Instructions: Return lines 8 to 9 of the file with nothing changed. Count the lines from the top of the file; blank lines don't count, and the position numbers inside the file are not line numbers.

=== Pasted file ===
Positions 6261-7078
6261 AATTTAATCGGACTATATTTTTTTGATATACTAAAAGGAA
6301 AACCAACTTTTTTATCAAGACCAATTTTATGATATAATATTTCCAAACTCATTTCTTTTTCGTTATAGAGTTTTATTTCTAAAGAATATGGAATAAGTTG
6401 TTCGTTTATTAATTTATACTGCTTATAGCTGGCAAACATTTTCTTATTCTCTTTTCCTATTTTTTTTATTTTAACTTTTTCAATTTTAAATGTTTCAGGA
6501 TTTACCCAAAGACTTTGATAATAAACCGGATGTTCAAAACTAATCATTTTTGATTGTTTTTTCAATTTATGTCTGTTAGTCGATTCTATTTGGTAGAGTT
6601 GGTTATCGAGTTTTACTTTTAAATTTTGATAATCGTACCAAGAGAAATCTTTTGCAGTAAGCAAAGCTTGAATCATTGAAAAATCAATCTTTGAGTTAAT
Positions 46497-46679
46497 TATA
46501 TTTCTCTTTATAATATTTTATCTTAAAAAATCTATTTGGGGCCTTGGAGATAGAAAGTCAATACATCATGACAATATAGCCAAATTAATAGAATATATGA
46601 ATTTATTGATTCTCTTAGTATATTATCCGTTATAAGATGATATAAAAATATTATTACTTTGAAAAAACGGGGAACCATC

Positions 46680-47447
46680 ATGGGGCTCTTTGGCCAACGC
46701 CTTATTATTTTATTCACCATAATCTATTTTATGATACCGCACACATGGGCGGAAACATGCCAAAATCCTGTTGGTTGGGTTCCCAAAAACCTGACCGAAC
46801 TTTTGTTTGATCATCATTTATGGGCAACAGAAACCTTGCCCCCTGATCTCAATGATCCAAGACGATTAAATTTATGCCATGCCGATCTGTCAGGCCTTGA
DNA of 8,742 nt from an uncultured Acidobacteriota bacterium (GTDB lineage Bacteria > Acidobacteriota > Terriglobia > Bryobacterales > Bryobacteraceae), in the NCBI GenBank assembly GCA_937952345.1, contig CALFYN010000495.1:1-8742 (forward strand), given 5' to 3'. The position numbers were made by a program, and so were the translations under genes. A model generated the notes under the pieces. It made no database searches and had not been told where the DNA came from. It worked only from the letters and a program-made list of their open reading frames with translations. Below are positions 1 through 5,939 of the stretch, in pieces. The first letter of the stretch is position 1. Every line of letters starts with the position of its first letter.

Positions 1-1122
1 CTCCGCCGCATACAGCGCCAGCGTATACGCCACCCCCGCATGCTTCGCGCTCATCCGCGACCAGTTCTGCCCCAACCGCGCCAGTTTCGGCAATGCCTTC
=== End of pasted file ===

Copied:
46497 TATA
46501 TTTCTCTTTATAATATTTTATCTTAAAAAATCTATTTGGGGCCTTGGAGATAGAAAGTCAATACATCATGACAATATAGCCAAATTAATAGAATATATGA